On a personal note, my partner and I chose our month-long honeymoon in Asia as our point of reference. We are budgeting $125/day for the trip of our dreams so each time we consider an upgrade or add on, we have a solid comparison to ask ourselves–is this money well spent? By the way, we are able to afford this trip because we registered our honeymoon. No fondue sets or Ultimate Oil Brush showing up at our doorstep—just the funding for the trip of our dreams.
Prioritizing: Time is money
Time is money, so when I talk about prioritizing, I mean how you’re investing both dollars and hours. I wrote out a list of where we allocated money from greatest to least expense. Then I wrote how much time I spent making and/or planning for each category.
If you DIY something, or don’t hire a great professional, it will likely take more time to manage. That said, you might just find yourself joyfully obsessing over details of something near and dear to your heart. For example, we hired a wonderful photographer, but I spent a lot of time thinking about who I would hire, where she should be when, and what I wanted her to focus on. Also I negotiated to edit my own photos for a lower cost—that lower price tag is costing me time. Likewise, to keep our rehearsal dinner budget low we are cooking the meal ourselves—a direct time/money trade off.
Cost in dollars (greatest to least)
Wedding dinner (7 courses!)
Venue site fee
Attire and jewelry (brides combined)
Decor, including flowers
Cost in time (greatest to least)
Decor* ~ mostly DIY, lots of trips to AC Moore and Paper Source!
Officiant/ceremony ~ a close friend is officiating so we only paid license/registration fees, but spent a lot of think writing and planning our ceremony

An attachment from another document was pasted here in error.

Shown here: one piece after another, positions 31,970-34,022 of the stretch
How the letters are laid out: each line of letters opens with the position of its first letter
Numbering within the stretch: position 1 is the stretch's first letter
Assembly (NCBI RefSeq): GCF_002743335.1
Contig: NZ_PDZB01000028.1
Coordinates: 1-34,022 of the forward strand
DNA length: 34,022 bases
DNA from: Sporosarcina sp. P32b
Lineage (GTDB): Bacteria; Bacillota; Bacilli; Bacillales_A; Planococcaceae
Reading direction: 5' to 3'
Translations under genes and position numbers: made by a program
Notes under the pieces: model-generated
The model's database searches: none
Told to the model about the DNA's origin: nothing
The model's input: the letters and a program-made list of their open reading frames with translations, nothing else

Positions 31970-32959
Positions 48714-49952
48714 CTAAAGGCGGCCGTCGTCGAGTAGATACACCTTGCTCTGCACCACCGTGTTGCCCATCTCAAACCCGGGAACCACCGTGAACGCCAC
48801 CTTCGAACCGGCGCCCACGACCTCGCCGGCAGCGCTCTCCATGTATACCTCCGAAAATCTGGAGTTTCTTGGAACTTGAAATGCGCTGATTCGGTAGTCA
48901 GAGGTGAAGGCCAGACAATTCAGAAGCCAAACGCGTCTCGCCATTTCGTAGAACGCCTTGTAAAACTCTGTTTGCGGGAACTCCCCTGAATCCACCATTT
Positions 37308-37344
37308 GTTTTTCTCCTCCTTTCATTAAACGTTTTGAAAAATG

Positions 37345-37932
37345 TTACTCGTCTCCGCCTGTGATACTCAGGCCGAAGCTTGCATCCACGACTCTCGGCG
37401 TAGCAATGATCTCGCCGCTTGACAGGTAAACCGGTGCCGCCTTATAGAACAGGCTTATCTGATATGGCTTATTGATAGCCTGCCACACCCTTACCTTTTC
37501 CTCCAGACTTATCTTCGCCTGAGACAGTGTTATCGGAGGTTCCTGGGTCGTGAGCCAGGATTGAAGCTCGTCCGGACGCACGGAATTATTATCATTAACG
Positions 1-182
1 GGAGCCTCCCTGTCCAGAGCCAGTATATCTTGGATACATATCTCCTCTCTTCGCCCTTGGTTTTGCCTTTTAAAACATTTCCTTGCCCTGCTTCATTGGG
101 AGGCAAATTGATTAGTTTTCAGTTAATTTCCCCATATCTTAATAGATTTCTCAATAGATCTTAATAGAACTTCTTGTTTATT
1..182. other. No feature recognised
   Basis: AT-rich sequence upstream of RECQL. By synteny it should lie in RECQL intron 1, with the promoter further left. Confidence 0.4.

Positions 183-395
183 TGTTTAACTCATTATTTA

Photography ~ hired a pro, but I am editing my own photos
Rehearsal dinner ~ cooking myself, along with my fiancee and any family members I can wrangle (wrangling can also be time-consuming!)
Wedding favors ~ we really want people to walk away with something meaningful. It took hours of internet browsing and a few test purchases before finding something affordable that would be a meaningful reminder of the day that people will use and enjoy. We bought hand-made Japanese tea cups that will be used in our tea ceremony, then each person will keep their own. We took care to make sure couples have a matching set.
Music ~ I did a partial barter with a band and had two comprehensive meetings. Read more about why I would need to discuss music in such detail.
Attire and jewelry (brides combined) ~ researching designers, visiting flagship stores, alterations, and hours on Etsy looking at jewelry**
Engagement shoot ~ I edited the photos myself and bartered a day of assisting a with photographer friend
Wine ~ worked with a friend who is a wine seller to choose pairings for all 7 courses of our meal, lots of taste testing over time!
Wedding dinner ~ worked with chef for a custom menu based on seasonal farm offerings, taking multiple dietary concerns into mind
Accommodations ~ found 2 locations for guests, one for those who want to hang out all weekend and one more private. Besides coordinating who stays where and breakfast details, not much time was invested.
Transportation ~ note that is in not on the “Cost in dollars” list since after researching options we decided to let guests drive themselves and carpool
Cake ~ I cheated here. I had an amazing unique cake while shooting a wedding on 9.10.11. I asked the bride where she got it, went to that bakery (Party Favors in Brookline) and had them look up her order. We requested one change and cake ordering was done. Also, a dear crafty friend made our adorable cake topper as a gift (stay tuned for photos!)